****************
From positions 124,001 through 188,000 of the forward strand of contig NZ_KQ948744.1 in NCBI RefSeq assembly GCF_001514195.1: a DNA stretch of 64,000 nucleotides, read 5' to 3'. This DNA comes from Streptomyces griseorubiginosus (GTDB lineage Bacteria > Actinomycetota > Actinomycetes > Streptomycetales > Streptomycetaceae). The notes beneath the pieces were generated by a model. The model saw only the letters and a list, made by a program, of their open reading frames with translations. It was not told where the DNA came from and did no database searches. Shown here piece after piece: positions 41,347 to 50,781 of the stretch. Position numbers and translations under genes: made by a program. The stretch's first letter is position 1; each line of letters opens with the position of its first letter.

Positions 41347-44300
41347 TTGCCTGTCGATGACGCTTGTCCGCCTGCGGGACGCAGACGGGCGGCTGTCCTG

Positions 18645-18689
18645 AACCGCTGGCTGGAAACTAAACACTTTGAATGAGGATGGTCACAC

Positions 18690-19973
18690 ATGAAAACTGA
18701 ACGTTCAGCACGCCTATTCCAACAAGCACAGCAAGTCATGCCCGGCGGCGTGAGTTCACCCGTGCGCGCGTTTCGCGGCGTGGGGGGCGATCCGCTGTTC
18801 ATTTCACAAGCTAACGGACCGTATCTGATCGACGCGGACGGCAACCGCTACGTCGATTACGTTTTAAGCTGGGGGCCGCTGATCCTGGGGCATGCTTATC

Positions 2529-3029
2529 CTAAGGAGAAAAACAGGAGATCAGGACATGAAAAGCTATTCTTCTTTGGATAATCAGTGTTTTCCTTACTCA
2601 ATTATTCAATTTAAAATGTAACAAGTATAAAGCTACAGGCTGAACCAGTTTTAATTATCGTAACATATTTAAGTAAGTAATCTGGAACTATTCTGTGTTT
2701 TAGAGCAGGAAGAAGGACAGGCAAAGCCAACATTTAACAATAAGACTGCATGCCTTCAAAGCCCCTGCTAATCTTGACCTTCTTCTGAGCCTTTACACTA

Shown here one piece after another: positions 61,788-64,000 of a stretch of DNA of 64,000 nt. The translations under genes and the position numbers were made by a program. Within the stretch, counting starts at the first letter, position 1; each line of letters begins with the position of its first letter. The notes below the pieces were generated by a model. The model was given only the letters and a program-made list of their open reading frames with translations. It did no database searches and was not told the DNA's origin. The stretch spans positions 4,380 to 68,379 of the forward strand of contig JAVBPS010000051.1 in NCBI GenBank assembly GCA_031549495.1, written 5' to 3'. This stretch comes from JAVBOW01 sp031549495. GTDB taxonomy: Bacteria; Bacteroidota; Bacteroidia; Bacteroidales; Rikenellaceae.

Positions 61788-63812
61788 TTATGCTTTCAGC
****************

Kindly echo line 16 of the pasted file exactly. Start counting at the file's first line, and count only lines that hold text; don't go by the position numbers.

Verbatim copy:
61788 TTATGCTTTCAGC